As Diercks has discovered in the seven years since Easton's birth, it's a life that includes both more normalcy and more joy than she ever imagined that day in her hospital bed. "I used to think, 'I don't know how I would handle it if I had a child with a disability.' I didn't think I could do it," she says. "But my greatest fear has turned into my biggest blessing. I would take another Easton in a heartbeat."
Creating materials in response to feedback received directly from a patient was a new experience for Walters. "I haven't ever had that happen before," she says. "We're very proactive about assessing the need for educational materials. But this was a need we hadn't been aware of."
Walters was determined to meet that need. She requested and received approval to create new material that would provide honest information on Down syndrome. The piece would include medical information, but Walters also wanted to provide something else — the reassurance and hope that parents craved.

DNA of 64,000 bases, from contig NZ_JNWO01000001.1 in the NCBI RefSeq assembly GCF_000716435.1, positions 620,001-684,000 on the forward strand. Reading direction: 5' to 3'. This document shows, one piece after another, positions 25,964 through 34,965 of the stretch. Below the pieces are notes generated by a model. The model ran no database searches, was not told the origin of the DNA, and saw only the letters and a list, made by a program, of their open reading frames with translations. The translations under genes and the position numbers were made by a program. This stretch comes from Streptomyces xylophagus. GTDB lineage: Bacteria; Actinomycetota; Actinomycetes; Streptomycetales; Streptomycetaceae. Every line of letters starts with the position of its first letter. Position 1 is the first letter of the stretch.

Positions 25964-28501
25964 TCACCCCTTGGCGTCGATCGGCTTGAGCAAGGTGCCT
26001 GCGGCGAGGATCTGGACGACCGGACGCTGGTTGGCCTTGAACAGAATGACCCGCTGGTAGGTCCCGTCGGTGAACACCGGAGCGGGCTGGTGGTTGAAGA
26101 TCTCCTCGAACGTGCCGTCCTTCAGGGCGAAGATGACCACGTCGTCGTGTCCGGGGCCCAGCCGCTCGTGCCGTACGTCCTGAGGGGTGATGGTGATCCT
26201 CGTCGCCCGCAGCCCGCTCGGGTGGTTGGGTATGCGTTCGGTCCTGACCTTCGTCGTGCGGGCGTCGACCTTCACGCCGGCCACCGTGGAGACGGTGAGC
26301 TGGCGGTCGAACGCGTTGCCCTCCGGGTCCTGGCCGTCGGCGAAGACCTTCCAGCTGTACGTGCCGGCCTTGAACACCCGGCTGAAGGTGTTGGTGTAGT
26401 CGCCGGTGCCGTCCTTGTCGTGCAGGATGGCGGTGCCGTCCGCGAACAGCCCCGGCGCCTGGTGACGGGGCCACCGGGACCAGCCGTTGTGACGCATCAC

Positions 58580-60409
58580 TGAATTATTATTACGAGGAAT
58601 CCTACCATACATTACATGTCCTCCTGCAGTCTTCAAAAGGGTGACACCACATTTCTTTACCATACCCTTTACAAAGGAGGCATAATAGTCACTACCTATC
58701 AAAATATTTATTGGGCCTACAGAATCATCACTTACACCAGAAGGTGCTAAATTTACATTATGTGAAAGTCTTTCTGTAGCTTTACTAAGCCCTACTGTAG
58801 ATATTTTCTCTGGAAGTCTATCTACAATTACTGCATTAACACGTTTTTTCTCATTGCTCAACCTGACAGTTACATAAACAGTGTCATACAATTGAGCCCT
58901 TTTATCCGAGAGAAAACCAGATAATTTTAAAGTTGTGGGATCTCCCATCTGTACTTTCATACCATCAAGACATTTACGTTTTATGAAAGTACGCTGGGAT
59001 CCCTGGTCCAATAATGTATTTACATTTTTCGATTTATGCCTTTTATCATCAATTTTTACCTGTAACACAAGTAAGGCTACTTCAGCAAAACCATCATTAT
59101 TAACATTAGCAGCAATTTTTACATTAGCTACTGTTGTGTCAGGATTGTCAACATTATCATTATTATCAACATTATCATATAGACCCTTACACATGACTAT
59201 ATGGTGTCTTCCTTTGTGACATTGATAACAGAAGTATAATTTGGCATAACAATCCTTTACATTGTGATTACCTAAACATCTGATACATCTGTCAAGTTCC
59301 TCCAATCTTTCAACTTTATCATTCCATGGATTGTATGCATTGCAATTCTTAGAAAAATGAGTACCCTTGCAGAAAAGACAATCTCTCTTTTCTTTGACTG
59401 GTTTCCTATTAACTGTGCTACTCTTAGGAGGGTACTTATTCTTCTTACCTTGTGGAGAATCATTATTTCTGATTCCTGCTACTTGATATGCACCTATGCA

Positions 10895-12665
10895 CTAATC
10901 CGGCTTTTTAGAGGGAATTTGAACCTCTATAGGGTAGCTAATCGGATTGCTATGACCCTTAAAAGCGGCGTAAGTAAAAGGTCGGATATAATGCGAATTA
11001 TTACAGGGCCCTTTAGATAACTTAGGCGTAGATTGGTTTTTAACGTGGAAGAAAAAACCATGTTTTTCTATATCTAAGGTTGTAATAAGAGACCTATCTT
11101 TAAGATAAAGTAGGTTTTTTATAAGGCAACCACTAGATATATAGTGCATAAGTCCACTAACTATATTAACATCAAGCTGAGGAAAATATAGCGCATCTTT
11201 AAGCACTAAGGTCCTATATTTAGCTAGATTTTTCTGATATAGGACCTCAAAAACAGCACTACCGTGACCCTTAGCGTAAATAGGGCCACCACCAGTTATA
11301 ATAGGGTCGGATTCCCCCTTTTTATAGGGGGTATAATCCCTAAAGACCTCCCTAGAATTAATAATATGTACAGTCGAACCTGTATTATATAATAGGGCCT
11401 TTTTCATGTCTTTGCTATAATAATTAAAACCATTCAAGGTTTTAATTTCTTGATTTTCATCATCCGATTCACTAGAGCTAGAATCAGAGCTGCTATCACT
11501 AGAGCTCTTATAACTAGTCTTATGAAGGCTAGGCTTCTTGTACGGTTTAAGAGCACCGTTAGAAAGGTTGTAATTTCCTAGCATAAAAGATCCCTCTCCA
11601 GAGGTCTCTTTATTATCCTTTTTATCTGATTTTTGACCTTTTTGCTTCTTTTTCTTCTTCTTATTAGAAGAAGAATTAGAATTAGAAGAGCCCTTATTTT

"The tone had to be positive. It had to be optimistic," says Mary Curtis, a communications consultant in Mayo Clinic's Office of Patient Education whose job it was to write the brochure. "We needed new parents to know they could look forward to a good and hopeful future for their children."
"It was really a gift to be able to do this and help shape the message that's going out to other families."Randi Beyerl